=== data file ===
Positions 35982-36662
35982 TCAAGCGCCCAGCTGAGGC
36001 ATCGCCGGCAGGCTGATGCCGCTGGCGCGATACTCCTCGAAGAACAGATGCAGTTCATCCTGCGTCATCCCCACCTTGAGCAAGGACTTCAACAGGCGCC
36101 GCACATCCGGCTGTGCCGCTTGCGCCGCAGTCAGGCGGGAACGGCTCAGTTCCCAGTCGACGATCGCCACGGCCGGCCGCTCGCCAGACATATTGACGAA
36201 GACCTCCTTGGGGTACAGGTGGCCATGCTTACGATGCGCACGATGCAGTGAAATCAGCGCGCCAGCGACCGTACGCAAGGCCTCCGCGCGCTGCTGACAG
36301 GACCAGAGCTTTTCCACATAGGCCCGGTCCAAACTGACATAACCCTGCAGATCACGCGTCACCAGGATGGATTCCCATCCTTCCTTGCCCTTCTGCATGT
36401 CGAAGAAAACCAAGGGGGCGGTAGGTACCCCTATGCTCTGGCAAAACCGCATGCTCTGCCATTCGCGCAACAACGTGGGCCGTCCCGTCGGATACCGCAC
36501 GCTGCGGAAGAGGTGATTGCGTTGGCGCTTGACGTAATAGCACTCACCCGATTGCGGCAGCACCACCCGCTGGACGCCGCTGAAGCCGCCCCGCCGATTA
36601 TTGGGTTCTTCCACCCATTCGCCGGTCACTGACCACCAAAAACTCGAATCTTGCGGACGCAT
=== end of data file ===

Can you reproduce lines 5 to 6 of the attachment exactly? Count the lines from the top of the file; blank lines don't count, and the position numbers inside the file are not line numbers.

36201 GACCTCCTTGGGGTACAGGTGGCCATGCTTACGATGCGCACGATGCAGTGAAATCAGCGCGCCAGCGACCGTACGCAAGGCCTCCGCGCGCTGCTGACAG
36301 GACCAGAGCTTTTCCACATAGGCCCGGTCCAAACTGACATAACCCTGCAGATCACGCGTCACCAGGATGGATTCCCATCCTTCCTTGCCCTTCTGCATGT